An Introduction to Manufacturing Readiness Levels

Posted by Casey Cephas | 3/29/21 7:00 AM

If you were embarking on a long road trip, would you rely on GPS or just “wing it” when planning your route? Of course, it’s always better to have a plan. The same can be said in manufacturing. In our industry, the trusty map is called the Manufacturing Readiness Levels assessment.

What are Manufacturing Readiness Levels?

Manufacturing Readiness Levels (MRLs) is a systemic approach for developing and executing a manufacturing plan. Basically, it’s a series of steps and tasks to take your production from 0 to 10 (quite literally, as we’ll get to in a bit). MRLs were first developed by the United States Department of Defense and have since become an industry-recognized tool.

MRLs also have a close relationship with Technology Readiness Levels (TRL), which focus on technology development. While MRL and TRL can run on parallel tracks, the steps share similar objectives (from different perspectives), and projects typically progress at similar paces on both sides.

Utilizing MRLs is an effective way to

  • Confirm manufacturing feasibility
  • Build a predictable schedule
  • Manage and potentially reduce costs
  • Identify and mitigate risks
  • Improve product quality
  • Enhance manufacturing processes, supply chain, etc.

The Levels of Manufacturing Readiness

MRL uses a 10-step scale that indicates the maturity of the manufacturing program. Each step has set criteria that need to be met before moving on to the next step.

Artboard 2  MRL 1: Basic Manufacturing Implications Identified

The first level of manufacturing readiness includes basic research, identifying manufacturing concepts, and assessing manufacturing feasibility.

Artboard 3  MRL 2: Manufacturing Concepts Identified

Based on the research of MRL 1, manufacturing concepts are defined, including feasibility, materials analysis, and risk assessment.

Artboard 4  MRL 3: Manufacturing Proof of Concept Developed

Through analytical or laboratory environments, validation of manufacturing concept begins, including determining manufacturing feasibility, identifying manufacturing and key processes, and initiating producibility assessments.

Level exit criteria (for MRL levels 1-3):

  • Concepts identified
  • Research carried out and refined
  • Technology development
  • Identify material concerns

Artboard 5  MRL 4: Capability to Produce the Technology in a Laboratory Environment

Small-scale prototyping begins while conducting on-going producibility assessments as well as identifying manufacturing cost-drivers and design performance parameters.

Level exit criteria:

  • Early indications of material identified
  • Manufacturing feasibility determined
  • Manufacturing process identified

Artboard 6  MRL 5: Capability to Produce Prototype Components in a Production-Relevant Environment

Based on initial prototyping, the manufacturing strategy is refined, including demonstrating processes, analyzing cost-drivers, and other areas.

Level exit criteria:

  • Characteristics identified
  • Early supply chain assessment

Artboard 7  MRL 6: Capability to Produce a Prototype System or Subsystem in a Production-Relevant Environment

With the preliminary design completed and the majority of manufacturing processes defined, prototype development can begin. Prototype data is analyzed and producibility improvement is explored.

Level exit criteria:

  • Initial trade studies
  • Quality threshold established

Artboard 8  MRL 7: Capability to Produce systems, Subsystems, or Components in a Production Representative Environment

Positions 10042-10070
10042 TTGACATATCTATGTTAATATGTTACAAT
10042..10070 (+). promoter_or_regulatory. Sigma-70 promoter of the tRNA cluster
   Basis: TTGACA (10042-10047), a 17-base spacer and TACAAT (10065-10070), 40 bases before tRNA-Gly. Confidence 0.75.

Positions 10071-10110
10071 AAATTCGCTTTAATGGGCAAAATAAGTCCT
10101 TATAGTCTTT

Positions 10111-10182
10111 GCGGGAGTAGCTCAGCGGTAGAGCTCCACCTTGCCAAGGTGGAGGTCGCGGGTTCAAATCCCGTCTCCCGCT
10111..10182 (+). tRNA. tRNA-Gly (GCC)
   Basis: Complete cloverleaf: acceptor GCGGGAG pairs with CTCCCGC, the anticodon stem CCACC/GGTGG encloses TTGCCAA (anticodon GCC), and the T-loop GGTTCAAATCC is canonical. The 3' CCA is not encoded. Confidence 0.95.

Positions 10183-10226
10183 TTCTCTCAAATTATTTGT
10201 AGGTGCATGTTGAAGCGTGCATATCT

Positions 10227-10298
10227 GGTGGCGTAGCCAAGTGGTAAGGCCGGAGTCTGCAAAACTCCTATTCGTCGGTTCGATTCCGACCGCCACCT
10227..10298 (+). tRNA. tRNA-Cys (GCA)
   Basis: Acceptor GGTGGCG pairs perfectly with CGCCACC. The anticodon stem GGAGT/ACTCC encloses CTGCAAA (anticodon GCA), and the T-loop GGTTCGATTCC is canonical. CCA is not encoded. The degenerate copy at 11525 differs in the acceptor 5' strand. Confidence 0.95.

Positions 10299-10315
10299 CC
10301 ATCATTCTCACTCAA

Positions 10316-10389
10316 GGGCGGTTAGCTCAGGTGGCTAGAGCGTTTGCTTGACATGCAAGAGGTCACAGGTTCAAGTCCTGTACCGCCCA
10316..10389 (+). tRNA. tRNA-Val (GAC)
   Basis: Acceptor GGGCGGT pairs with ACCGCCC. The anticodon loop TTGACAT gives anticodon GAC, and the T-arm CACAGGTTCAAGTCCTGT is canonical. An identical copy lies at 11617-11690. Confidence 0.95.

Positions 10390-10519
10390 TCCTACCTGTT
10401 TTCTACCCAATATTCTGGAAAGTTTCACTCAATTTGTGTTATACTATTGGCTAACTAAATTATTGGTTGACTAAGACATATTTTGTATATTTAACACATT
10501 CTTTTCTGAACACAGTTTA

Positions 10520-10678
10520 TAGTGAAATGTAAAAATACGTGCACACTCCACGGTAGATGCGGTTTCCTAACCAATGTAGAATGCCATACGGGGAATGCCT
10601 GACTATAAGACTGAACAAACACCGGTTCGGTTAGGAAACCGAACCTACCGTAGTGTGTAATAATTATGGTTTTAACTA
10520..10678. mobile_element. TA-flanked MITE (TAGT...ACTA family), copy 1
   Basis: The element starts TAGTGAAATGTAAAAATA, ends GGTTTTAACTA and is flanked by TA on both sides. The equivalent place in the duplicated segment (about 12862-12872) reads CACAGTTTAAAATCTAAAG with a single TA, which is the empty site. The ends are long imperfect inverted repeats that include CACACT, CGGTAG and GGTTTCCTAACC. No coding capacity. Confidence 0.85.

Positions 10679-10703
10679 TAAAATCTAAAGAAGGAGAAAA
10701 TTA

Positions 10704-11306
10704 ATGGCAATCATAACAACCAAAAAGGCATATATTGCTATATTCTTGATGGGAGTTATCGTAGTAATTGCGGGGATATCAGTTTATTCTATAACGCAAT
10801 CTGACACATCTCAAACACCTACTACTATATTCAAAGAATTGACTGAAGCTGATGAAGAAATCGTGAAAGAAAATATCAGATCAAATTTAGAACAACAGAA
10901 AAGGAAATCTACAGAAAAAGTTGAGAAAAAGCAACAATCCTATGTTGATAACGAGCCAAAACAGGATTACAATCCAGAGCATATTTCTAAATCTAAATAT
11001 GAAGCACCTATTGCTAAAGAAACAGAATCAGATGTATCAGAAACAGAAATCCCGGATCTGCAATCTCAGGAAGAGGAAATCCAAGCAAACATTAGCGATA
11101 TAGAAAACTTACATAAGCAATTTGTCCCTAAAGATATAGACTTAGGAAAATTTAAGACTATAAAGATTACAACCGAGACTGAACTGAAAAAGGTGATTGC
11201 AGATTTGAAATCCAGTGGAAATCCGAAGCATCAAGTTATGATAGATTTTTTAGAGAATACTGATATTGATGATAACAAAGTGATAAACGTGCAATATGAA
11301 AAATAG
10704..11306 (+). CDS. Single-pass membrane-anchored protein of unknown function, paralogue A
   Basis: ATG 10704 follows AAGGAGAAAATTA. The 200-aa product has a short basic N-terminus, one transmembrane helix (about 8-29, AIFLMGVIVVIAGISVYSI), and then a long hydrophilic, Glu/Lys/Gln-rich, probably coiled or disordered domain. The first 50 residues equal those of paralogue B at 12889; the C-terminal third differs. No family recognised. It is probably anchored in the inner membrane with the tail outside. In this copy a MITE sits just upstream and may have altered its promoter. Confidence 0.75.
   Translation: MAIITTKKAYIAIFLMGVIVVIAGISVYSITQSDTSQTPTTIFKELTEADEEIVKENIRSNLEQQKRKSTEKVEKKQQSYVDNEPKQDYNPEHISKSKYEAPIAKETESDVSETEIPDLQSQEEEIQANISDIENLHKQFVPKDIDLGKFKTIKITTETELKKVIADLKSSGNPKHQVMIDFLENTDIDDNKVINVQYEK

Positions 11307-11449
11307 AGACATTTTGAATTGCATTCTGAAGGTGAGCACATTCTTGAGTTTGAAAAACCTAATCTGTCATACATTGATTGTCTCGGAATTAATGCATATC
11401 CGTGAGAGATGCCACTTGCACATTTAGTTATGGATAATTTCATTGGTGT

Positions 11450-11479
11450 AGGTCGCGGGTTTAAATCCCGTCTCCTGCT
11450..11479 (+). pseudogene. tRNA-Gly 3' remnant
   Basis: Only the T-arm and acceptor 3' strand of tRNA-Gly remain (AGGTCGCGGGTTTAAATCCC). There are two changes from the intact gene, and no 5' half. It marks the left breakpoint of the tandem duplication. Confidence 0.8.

Manufacturing design is finalized, including material specifications, updating cost models, developing manufacturing plans and quality targets, and developing production tooling and test equipment.

Level exit criteria:

  • Assessed supply chain
  • BOM in development
  • Materials being tested
  • Demonstrate supply chain
  • BOM draft

Artboard 9  MRL 8: Pilot Line Capability Demonstrated; Ready to Begin Low-Rate Initial Production

A pilot line demonstration is conducted with the intended facility, materials, equipment, and skilled labor. Results are evaluated on target quality, cost, and performance.

Level exit criteria:

  • Establish multiple sources
  • Pilot line builds validated
  • Materials proven
  • Quality characteristic validated
  • BOM finalized

Artboard 10  MRL 9: Low-Rate Production Demonstrated; Capability in Place to Begin; Full-Rate Production

Manufacturing production commences with lean/Six Sigma practices in place. Production is continuously evaluated against cost, schedule, and performance goals.

Level exit criteria:

  • Continuous process improvement
  • Materials in control
  • Quality validated with LRIP articles
  • Make/buy supports

Artboard 11  MRL 10: Full-rate Production Demonstrated and Lean Production Practices

All manufacturing areas are monitored and managed at Six Sigma level. Minimal engineering or design changes are made for quality or cost improvements.

Where does a manufacturing partner come in?

As a general rule of thumb, the earlier you get your manufacturer involved in the process, the more expertise and value they’ll be able to provide. At Tapecon, even though we may not have an active role until MRL 3 or 4, we can provide consulting services during the early development phases that can be beneficial later down the road.

If you’re interested in learning more about MRLs, tune in to our recent podcast with Dave Shoemaker, Senior Manufacturing Engineering Manager at Tapecon.

Let’s make something great

With over 100 years of manufacturing experience, Tapecon works with product teams to solve challenges, create products, and enhance lives. Learn more about our contract manufacturing services.

Topics: Manufacturing

Written by Casey Cephas

Casey is the Marketing Coordinator at Tapecon Inc.

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